Next: Independent Regional Fiber Providers

August 25th, 2008 by · 2 Comments

While researching metro fiber providers, I have come to realize that it may be best to classify the different fiber assets in three categories that have distinct characteristics:

  • Longhaul fiber, which connects the largest cities in the country and forms the backbone of the internet as we know it.
  • Metro fiber, which connects individual buildings to the longhaul fiber, whether SMEs or carrier hotels.  It generally covers a metro area and uses different equipment for transmission than longhaul fiber.
  • Regional fiber, which has some traits from each of the above.  Physically it is like longhaul fiber in that it covers substantial distances to connect cities and uses the same kinds of equipment, but those cities are generally off of the backbone routes.  Functionally it acts like metro fiber that it frequently serves as an on/off ramp to those backbone routes.

Longhaul fiber has been in the spotlight for a decade – sometimes good and sometimes bad, and in the last 4-5 years metro fiber has gotten its share of attention.  But most people, e.g. the media, are fairly dismissive of regional fiber, and I must admit to have fallen prey to that perception.  When someone like Zayo or Level 3 acquires regional fiber, it is often portrayed as something of an afterthought.

But in trying to understand metro fiber, I have come across dozens of companies whose regional fiber is both important and impossible to analyze by metrics we might look at longhaul and metro fiber.  A few networks have a mix of all three, but there are a few dozen providers which specialize in just regional fiber, and I’ll bet that only the most dedicated telecom folks amongst my readers have heard of most of them.  They are almost always privately held, and the news media rarely pays them any attention at all.

So anyhow, over the next few weeks I will be assembling a list of regional fiber providers, and will look for metrics that can help understand them and the assets they operate.  I expect details will be scarce, but that’s never stopped me before…  At the very least, I may get some people to tell me how wrong I am, and I find that’s generally a pretty useful excercise.

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Categories: Internet Backbones · Metro fiber

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2 Comments So Far

  • Frank A. Coluccio says:

    As you add to your tally of fiber properties, you may want to also include regional educational & research nets (RENs) and Internet2. National Lambda Rail, whose roles are in a constant state of flux, in particular, always holds out some interesting possibilities. You may wish to explore what Darkstrand is doing these days vis a vis its ties to NLR, and how corporate network tenants might someday play into their plans.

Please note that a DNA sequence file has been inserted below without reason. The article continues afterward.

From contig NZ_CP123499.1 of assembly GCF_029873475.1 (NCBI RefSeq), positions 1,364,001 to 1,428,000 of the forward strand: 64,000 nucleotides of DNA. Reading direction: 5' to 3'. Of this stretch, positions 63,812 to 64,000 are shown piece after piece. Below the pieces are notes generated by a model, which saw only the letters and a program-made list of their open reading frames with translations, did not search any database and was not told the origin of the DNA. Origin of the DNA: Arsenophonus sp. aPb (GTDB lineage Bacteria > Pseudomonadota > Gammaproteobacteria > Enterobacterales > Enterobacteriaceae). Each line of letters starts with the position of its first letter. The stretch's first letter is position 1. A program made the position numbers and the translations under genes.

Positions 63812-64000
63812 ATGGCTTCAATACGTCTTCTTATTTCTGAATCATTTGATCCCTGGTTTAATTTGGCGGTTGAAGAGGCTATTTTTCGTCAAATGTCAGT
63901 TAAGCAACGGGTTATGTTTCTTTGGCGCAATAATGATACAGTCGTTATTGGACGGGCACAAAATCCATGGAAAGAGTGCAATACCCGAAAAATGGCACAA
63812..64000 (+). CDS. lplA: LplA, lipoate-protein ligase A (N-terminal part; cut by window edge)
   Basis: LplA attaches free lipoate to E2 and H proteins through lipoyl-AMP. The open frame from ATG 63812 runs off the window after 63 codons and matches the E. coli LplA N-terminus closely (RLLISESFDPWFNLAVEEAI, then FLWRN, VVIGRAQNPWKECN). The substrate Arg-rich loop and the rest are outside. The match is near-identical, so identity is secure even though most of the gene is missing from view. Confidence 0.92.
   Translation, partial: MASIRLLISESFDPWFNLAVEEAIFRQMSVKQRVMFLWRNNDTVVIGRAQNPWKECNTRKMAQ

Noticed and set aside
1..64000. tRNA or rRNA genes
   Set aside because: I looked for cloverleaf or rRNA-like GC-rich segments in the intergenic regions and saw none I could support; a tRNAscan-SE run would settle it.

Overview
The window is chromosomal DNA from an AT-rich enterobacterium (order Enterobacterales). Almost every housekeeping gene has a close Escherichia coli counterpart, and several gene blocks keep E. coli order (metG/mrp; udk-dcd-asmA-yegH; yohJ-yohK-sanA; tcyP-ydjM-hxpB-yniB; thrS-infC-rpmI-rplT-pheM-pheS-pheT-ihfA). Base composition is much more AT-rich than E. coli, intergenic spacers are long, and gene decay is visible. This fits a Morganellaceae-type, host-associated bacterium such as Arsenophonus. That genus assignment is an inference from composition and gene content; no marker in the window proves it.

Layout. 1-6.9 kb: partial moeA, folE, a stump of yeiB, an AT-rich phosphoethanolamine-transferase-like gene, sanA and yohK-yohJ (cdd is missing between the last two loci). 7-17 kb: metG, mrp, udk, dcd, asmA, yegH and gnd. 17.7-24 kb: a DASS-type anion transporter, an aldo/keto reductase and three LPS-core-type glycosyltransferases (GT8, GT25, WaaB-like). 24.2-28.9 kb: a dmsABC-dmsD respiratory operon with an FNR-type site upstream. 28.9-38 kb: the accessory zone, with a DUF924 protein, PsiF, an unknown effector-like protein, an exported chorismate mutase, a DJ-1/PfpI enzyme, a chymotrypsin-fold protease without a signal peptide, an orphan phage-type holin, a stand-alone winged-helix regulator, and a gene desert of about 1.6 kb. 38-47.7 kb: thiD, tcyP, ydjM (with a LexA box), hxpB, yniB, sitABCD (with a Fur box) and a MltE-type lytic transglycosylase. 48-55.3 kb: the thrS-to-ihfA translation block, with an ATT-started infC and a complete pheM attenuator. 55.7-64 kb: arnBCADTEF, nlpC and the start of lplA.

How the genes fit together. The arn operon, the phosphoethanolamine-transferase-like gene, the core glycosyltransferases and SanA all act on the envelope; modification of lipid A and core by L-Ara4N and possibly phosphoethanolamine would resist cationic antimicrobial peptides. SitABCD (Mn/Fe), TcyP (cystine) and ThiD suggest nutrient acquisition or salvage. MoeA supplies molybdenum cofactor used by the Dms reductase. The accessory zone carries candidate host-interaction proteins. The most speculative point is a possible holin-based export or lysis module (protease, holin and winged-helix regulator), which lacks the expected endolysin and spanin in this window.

See, for example, this June 05, 2008 press release from DS:

    “Premier U.S. Research Network Opens Door to Corporate America – Darkstrand Buys Capacity on Performance-Driven National LambdaRail” at:

    Likewise, further inclusions may take into account all of the many statewide, county and PUD-level I-Nets that have been built over the past 20 years, where even some of those now support private-public operations, especially w.r.t. economic development and enterprise zone building. Many of these networks are larger than some of those you’ve already shown on the list.

    I found your coverage of Black Rock Cable particularly interesting for its resemblance to many “infrastructure” builds in Scandinavia and NL (to name just two areas where these exist), where fiber is considered a part of the commons, i.e., on a par with bricks and mortar, literally, or Layer Zero conduit and overhead rights of way, for example, if not also compared with bridges and vehicular freeways as well.

    I’m not suggesting that the business goals of Black Rock Cable and municipal fiber infrastructure builders in Stockholm are similar, but instead that their distances shown from lit buildings to on-net locations, as well as their high-densities and concentrations are similar.

    While we’re here, where do you pigeon-hole UTOPIA-like networks and newer multiple-city builds taking place in VT and across the southeast are being constructed, since they are at least partially supported by municipalities and many of those currently are, or will be, competing with other players on your list.

    Finally, a question: When is a city- or county- or PUD- scale FTTX network (where X covers all classes of end points in a given serving area) NOT considered a candidate for your list?


  • Rob Powell says:

    Thanks for the comment, Frank. To quickly answer part of your question(s), I’d say that any FTTX network would be a fourth category, and one that I have yet to get into. The distinguishing feature would be that such networks target mainly the consumer. For now, my FTTX exposure remains minmal, I simply haven’t done the reading I need to to comment on the space. But I will do so sooner or later!

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